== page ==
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Healing Trauma With Peter Levine – Peter Levine – 328

By Jayson
February 2, 2021

How do you deal with past traumas that get triggered in your daily life? Are you unsure why certain interactions in your current relationship get you so upset? 

In this podcast, trauma legend Dr. Peter Levine joins me in a discussion where we dive deep into how his somatic experiencing (SE) method helps with the healing of trauma and other physiological and stress disorders.

If you are a therapist or coach, Dr. Peter Levine gives valuable advice on how to be present in ourselves before we work with clients.  

What is somatic experiencing?  

Somatic experiencing is a body-oriented and neurobiological approach developed by Dr. Peter Levine that addresses the effects of trauma. 

According to Dr. Peter Levine, “Trauma is a fact of life. It does not, however, have to be a life sentence.” Now that we know that everyone has experienced trauma at one point in our lives, you do not have to suffer forever. 

The goal of somatic experiencing is to help you get out of that dark place when you feel “stuck” in processing past traumatic experiences. 

So, whenever you get triggered by past trauma it sends shock waves, flashbacks, or tension throughout your nervous system and somatic experiencing helps you become aware of all these bodily sensations and work through them, instead of reacting negatively in a state of fear or panic.  

What does somatic experiencing treat? 

Somatic experiencing treats the connection between the mind and bodily sensations by  addressing the following mental health issues and emotional responses that cause physical and psychological triggers:

  • Anxiety
  • Anger
  • Depression
  • Grief
  • Guilt
  • PTSD
  • Shame
  • Stress
  • Trauma 

The idea behind the somatic experiencing method is that healing traumatic experiences can also heal emotional distress and physical symptoms brought on by trauma. 

Here is a scenario. A veteran who served in the war comes back home and suffers from Post-Traumatic Stress Disorder (PTSD). Whenever he gets flashbacks or nightmares about a particular event that traumatized him during the war, he experiences the following physical symptoms:

  • Change of appetite
  • Chronic pain
  • Heart palpitations
  • Headaches
  • Digestive problems 
  • Muscle tension 
  • Sexual dysfunction 
  • Sleep problems

Once the veteran attends somatic therapy sessions, the goal is to treat his PTSD and over time his physical symptoms should disappear.  So how does somatic experiencing work? Let’s take a look at titration and pendulation.

What is titration? 

Titration is when the somatic therapist starts a slow process where they observe the patient’s response and bodily sensations as they revisit the traumatic event. 

During this time, the process of titration lets the patient come to terms with the traumatic event and allows them to gradually become less affected by the trauma.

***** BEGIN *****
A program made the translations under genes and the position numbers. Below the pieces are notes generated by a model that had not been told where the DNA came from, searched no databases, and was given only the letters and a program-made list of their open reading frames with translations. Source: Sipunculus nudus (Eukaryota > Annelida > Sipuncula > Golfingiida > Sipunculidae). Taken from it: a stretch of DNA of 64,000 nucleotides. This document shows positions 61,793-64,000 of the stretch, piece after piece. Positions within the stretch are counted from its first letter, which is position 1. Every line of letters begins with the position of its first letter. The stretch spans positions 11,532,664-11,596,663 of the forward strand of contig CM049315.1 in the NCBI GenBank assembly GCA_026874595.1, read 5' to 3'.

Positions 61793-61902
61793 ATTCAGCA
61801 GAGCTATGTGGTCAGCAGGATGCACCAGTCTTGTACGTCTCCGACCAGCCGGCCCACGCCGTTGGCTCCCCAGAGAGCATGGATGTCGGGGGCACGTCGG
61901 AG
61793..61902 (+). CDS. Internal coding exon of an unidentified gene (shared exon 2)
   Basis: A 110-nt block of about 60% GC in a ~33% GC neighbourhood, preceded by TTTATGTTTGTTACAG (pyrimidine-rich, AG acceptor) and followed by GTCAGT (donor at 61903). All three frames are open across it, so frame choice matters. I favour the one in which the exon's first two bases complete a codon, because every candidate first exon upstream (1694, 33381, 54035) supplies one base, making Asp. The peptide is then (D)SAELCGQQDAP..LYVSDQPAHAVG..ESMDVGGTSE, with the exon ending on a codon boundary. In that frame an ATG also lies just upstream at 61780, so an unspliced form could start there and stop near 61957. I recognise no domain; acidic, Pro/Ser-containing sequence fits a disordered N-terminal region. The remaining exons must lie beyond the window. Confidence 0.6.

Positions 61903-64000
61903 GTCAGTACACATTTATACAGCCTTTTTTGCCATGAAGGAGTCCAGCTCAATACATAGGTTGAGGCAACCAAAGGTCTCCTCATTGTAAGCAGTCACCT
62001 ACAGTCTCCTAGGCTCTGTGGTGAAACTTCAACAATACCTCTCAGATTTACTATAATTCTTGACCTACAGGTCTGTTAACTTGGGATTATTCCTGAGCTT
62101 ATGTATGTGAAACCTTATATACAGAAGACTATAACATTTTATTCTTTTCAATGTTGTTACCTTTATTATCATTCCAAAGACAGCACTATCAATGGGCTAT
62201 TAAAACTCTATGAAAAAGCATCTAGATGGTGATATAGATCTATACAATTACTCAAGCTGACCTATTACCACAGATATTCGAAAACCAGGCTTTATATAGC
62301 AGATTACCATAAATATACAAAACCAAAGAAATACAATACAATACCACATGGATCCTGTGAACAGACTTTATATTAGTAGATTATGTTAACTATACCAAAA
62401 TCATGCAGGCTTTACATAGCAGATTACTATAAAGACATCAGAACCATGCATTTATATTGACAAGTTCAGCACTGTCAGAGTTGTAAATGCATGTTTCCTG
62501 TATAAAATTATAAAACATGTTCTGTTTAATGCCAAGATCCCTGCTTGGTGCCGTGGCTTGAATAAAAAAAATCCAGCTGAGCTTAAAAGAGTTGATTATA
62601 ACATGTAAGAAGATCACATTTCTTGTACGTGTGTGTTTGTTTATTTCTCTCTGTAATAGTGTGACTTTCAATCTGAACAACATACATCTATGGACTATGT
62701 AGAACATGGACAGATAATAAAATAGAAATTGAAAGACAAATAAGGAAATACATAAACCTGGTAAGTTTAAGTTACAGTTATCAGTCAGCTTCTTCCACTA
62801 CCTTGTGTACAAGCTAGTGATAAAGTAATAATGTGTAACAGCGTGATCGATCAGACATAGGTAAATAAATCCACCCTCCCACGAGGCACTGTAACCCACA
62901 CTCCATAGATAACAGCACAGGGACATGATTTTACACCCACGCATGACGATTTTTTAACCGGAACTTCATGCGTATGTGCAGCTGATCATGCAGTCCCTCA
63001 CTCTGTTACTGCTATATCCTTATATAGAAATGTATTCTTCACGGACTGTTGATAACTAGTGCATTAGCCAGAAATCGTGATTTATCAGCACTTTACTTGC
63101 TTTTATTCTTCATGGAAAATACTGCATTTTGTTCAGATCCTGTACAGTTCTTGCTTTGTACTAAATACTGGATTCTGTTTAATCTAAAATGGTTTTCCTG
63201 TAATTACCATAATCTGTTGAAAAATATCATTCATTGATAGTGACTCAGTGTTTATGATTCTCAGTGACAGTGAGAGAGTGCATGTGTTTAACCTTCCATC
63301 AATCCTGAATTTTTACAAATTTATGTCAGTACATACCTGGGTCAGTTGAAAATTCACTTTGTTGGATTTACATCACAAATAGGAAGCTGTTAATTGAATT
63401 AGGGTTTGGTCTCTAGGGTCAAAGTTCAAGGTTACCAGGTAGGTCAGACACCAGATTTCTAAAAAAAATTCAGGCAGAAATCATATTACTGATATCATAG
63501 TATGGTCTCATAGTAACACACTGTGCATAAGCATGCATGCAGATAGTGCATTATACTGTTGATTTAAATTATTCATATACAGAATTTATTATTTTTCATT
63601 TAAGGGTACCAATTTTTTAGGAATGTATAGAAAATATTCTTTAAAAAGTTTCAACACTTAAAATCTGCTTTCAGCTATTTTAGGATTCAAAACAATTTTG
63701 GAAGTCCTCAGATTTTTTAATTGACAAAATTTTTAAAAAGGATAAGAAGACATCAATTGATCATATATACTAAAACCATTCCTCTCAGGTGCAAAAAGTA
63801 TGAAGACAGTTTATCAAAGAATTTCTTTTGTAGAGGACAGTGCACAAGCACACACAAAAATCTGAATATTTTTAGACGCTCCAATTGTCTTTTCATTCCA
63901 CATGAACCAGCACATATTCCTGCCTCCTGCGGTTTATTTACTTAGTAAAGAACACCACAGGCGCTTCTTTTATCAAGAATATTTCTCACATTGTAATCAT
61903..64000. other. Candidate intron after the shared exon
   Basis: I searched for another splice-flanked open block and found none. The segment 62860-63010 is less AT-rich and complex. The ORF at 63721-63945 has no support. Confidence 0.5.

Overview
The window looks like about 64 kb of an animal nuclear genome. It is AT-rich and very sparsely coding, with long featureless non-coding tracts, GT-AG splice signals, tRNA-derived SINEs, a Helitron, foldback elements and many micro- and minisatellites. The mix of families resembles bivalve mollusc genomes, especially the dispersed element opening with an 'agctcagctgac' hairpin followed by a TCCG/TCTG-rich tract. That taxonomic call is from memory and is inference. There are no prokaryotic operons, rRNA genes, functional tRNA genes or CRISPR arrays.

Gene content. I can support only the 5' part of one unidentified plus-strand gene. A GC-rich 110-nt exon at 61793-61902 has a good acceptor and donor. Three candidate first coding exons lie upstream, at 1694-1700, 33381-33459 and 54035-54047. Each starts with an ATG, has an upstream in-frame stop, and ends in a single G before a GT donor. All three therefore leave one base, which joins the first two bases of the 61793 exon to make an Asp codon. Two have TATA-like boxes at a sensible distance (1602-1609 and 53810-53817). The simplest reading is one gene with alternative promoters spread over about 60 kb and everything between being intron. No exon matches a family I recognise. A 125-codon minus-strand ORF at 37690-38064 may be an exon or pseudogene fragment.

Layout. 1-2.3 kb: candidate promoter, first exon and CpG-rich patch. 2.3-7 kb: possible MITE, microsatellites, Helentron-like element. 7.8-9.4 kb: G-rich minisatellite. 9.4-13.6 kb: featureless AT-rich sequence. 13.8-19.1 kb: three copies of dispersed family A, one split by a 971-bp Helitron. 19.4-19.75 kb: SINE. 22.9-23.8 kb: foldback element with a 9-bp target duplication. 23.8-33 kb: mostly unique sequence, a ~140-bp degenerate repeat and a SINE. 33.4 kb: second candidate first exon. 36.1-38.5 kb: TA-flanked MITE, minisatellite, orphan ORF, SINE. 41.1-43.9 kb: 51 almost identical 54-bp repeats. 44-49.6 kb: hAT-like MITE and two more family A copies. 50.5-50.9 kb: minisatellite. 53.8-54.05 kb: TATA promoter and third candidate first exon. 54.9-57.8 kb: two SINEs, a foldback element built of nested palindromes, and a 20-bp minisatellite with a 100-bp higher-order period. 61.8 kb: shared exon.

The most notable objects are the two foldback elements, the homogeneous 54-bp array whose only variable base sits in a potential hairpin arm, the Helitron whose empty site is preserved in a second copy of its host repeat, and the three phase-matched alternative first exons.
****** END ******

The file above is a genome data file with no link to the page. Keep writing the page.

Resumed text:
The somatic therapist then records your physical responses as you build up tolerance towards the traumatic memories. Some physical sensations the somatic therapist is observing are: 

  • Breathing changes
  • Dizziness
  • Changes in the tone of voice 
  • Clenched hands
  • Hot or cold sensations
  • Numbness
  • Stomach pain 
  • Tearfulness
  • Shivering
  • Sweating

Once the somatic therapist records the physical responses of the patient, pendulation comes next. 

What is pendulation?

These physical responses are important for the patient and somatic therapist to work on as it is considered a release of energy trapped in the patient’s body. 

Pendulation is when the somatic therapist helps the patient to self-regulate and alternate between the physical and bodily sensations linked with the trauma and move you to a calmer state where you feel safe.  

The somatic therapist might guide the patient to use a certain breathing exercise to help process and release the trauma.

If you want to learn more about relationships go to http://relationshipschool.com/training.



  • 2:35 Introduction Peter Levine
  • 6:30 What differentiates people who can overcome trauma and find meaning on it
  • 15:55 Practical tools you can use to help others and yourself to heal trauma
  • 26:35 The importance of listening to your body
  • 33:15 Being present and experiencing emotions as passive observers
  • 46:20 The relation between trauma and feeling angry
  • 49:40 Are past generations stronger than new ones?
  • 52:35 Recreating traumas as a way to heal them
  • 1:02:05 Action step

Useful Links:

Peter Levine, PhD, is a psychologist, researcher, and former stress consultant with NASA. He specializes in working with trauma and stress-related disorders.

Peter developed Somatic Experiencing, a body-oriented approach to treating trauma which focuses on processing traumatic memory, calming the nervous system, and releasing traumatic shock from the body. The approach was inspired by Peter’s observation of trauma recovery behaviors in nature.

He is the author of several books on the treatment of trauma, including Waking the Tiger and In an Unspoken Voice.



  1. Joel Patterson

    Great interview Jayson. Thanks for consistently delivering such quality content.

    • Jayson

      sure thing Joel

  2. Robin

    Jayson, this interview was wonderfully chock-full. There were so many take-aways for me and has opened a new door for me. Thank you.

    • Jayson


  3. Ingrid Heise

    Incredibly insightful and helpful interview Jayson. Learning from the best in healing relational and nervous system challenges via somatic experiencing. Thanks so much for this important information that will benefit so many.

    • Jayson

      thanks for the comment INgrid!


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